5 Things Leasing Associates Do to Be Top PerformersOver the last few months I’ve had a number of conversations with multifamily executives about important areas of focus for their operations. It doesn’t take long for the subject of sales to come up in conversation. As we’ve shared over the last few years on this blog, sales in multifamily represents a unique challenge. Traditional approaches to improving sales are neither appropriate or effective. While it’s an important focus, I’ve seen first hand how operators, managers and leasing associates struggle to uncover and understand what it means to improve sales performance in this industry. Several years ago we shared the seminal research study on sales performance done by CEB, that became the bestselling book The Challenger Sale. We’ve highlighted the study as the model to apply to leasing when designing and implementing a leasing sales performance improvement program. In the challenger model, CEB highlights three things that top performers do continuously, that average and bottom performers either only do occasionally or don’t do at all. The study showed that top performers teach, tailor their presentation and take control of the process. When I explain this to executives, a common question I get is how this applies to leasing associates. Top leasing associates, or “challenger” associates, regularly do these five things: 1. They Ask Questions and Understand Before Advocating or "Selling" While all leasing associates have been taught the importance of asking questions, most associates behave in what we call the ask - answer - tell - ask - answer - tell mode. What this means is that when they......
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Putting A Name With The Face, Team Recognition

All too often, the preparation teams at our properties aren’t recognized for their efforts to clean the common areas, care for the grounds and prepare apartment homes for new residents.  Team recognition to colleagues, prospects or vendors can be as valuable to employee retention as wage adjustments. Housekeeping and Maintenance teams are the backbone of every Property Management staff.  Emphasizing and recognizing the efforts of staff through out the community creates ownership. The Hospitality Model The hospitality industry incorporates this recognition with comment cards  left in guest rooms and signed by the housekeeper.  For apartment communities a welcome letter signed by maintenance, housekeepers and any contractors who participated in the turnover preparation of the apartment home can initiate this recognition. Included in the Welcome Move In Package should be a Team Introduction Letter.  The letter including pictures of the entire team must be revised with any staff changes.  With pictures of the team listing names, years of service and a tip or quote offers a personalized note. Posting a photo card in each hallway with the tag line, “This hallway is professionally cleaned for you by ….”  Offers another opportunity to recognize the housekeeping crew. Knowing Who To Expect I recently experienced the inconvenience of having my luggage delayed on a flight.  When my luggage was located, I received an email telling me the plans to deliver my luggage with photos of the delivery person and the vehicle.  Wouldn’t this be an awesome customer service tool when residents request after hours service! Including ......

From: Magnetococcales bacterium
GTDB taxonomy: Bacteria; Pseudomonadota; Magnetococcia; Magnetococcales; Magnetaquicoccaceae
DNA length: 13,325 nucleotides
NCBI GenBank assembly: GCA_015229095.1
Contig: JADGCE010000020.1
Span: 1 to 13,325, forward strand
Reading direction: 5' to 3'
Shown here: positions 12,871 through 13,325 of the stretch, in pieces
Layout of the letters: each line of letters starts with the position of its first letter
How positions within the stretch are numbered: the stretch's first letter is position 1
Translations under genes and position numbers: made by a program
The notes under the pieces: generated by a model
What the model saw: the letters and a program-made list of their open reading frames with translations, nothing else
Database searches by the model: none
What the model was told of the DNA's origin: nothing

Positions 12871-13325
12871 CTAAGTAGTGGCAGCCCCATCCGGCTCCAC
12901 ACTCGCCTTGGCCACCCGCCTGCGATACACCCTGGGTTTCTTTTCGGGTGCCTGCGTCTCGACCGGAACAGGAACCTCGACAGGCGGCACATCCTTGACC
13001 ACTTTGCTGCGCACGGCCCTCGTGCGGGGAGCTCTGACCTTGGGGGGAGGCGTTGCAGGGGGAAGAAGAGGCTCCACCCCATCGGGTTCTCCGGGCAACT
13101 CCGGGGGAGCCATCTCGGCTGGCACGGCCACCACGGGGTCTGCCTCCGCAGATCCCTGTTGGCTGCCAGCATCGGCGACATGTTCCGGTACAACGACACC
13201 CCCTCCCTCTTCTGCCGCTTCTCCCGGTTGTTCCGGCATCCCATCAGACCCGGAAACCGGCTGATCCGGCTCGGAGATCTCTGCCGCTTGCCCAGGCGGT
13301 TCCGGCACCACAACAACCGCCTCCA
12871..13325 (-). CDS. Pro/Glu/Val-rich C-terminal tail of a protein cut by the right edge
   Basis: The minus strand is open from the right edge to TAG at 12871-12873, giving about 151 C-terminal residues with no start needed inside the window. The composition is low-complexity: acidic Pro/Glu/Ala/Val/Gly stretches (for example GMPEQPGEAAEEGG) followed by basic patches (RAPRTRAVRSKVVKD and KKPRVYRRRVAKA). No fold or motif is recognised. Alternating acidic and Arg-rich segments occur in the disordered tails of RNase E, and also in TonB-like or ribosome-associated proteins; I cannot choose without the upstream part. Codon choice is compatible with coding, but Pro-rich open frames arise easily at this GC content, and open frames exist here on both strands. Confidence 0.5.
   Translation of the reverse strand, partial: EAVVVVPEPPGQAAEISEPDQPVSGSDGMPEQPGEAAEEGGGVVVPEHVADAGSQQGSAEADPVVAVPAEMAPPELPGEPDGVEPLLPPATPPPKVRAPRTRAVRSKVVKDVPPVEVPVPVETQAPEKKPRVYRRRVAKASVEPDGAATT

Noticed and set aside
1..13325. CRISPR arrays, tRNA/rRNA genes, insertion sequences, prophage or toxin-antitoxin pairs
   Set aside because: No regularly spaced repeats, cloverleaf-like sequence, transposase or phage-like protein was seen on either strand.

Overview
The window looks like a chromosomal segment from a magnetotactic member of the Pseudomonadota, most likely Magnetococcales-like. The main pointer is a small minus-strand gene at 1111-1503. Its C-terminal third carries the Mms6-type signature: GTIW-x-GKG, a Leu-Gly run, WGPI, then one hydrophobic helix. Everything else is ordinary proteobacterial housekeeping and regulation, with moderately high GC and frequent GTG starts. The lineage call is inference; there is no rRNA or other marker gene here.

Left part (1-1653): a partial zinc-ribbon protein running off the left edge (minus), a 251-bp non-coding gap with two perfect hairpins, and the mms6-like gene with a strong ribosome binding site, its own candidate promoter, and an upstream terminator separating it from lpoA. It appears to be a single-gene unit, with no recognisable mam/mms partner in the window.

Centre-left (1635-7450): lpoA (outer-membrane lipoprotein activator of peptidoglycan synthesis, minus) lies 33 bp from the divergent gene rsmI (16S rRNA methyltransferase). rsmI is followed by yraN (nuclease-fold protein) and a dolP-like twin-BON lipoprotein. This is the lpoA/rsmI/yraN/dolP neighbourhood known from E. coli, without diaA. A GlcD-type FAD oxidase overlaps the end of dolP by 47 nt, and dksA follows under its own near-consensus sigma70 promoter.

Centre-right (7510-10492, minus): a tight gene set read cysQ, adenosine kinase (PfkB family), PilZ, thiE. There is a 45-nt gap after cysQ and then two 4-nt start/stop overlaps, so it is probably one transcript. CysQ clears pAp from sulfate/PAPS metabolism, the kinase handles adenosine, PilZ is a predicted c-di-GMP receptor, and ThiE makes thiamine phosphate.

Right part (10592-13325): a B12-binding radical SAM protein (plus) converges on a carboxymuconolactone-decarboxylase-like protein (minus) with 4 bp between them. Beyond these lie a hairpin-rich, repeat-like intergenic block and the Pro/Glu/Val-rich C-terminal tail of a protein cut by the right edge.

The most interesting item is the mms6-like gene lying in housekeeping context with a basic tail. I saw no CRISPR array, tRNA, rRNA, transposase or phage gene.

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Tiny housing making big impact on combating homelessness in America

The fight to end homelessness in this country is a massive undertaking. About 3.5 million Americans experience homelessness each year, according to the National Law Center on Homelessness & Poverty. Alleviating this problem in a meaningful way will surely require a multi-faceted effort involving federal, state and local governments, non-profits and the private sector. Here's one possible component of the solution to this giant issue: tiny homes. Across the U.S., organizations are using tiny houses and apartment homes, which typically range from 100 square feet to 500 square feet, to provide shelter for the homeless. For instance, the nonprofit American Family Housing recently opened Potter's Lane, a 16-unit community in Midway City, Calif., to house homeless vets. The property features 480-square-foot apartment homes made from energy-efficient shipping containers. Across the country, in Newfield, N.Y., the nonprofit Second Wind Cottages, relying heavily on donated materials and volunteer labor, built a community of 12 tiny homes that house homeless men. Residents pay rent as they are able to help defray the community's operating expenses. Other examples of similar communities include the Tiny House Village in Seattle and the Community First! Village in Austin, Texas. Advocates of these developments note that they are comparatively cheap to build, and constructions costs often are further mitigated through the use of materials and labor supplied for free by area businesses and residents. Can the multifamily industry incorporate tiny apartment homes for the homeless into their communities? It's certainly something to think about. With its ample resources and......